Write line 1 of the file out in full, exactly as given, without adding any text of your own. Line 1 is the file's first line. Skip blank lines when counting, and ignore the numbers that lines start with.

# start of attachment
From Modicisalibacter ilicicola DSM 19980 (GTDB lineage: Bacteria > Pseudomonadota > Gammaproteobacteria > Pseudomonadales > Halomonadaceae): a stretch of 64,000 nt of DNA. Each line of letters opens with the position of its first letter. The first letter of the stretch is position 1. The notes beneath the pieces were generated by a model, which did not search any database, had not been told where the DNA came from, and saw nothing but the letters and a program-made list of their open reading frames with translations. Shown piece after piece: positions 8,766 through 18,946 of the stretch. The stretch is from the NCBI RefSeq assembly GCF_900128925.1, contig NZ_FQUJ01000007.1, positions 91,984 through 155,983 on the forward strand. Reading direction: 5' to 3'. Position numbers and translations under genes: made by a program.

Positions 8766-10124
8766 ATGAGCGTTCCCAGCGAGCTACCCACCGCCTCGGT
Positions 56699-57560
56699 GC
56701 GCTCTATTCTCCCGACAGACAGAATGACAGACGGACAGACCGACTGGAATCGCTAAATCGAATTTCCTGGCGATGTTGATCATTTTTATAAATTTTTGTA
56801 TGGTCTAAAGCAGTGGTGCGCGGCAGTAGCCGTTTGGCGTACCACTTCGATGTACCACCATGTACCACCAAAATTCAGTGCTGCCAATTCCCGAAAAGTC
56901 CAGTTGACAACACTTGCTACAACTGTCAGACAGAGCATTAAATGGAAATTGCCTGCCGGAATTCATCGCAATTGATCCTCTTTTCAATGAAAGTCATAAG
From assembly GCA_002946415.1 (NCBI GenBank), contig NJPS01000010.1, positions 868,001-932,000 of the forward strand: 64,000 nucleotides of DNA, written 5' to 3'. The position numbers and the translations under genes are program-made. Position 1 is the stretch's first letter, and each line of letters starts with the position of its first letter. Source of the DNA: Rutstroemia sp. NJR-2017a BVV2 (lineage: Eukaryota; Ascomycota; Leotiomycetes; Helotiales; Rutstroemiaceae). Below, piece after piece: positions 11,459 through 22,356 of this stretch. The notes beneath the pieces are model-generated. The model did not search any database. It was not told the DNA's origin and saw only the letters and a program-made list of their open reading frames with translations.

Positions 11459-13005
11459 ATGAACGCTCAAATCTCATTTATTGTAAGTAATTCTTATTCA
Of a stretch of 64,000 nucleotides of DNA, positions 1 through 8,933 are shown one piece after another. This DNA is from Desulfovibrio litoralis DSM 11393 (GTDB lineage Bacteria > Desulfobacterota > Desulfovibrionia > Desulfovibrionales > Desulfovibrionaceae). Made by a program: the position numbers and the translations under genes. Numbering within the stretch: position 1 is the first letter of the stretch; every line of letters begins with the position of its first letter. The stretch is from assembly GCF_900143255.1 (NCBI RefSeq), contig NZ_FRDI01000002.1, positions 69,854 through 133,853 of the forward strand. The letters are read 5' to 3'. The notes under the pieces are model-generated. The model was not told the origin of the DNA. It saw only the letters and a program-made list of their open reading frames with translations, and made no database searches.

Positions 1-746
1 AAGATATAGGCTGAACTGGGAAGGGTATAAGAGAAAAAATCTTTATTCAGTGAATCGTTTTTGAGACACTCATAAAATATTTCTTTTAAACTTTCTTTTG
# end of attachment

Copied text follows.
From Modicisalibacter ilicicola DSM 19980 (GTDB lineage: Bacteria > Pseudomonadota > Gammaproteobacteria > Pseudomonadales > Halomonadaceae): a stretch of 64,000 nt of DNA. Each line of letters opens with the position of its first letter. The first letter of the stretch is position 1. The notes beneath the pieces were generated by a model, which did not search any database, had not been told where the DNA came from, and saw nothing but the letters and a program-made list of their open reading frames with translations. Shown piece after piece: positions 8,766 through 18,946 of the stretch. The stretch is from the NCBI RefSeq assembly GCF_900128925.1, contig NZ_FQUJ01000007.1, positions 91,984 through 155,983 on the forward strand. Reading direction: 5' to 3'. Position numbers and translations under genes: made by a program.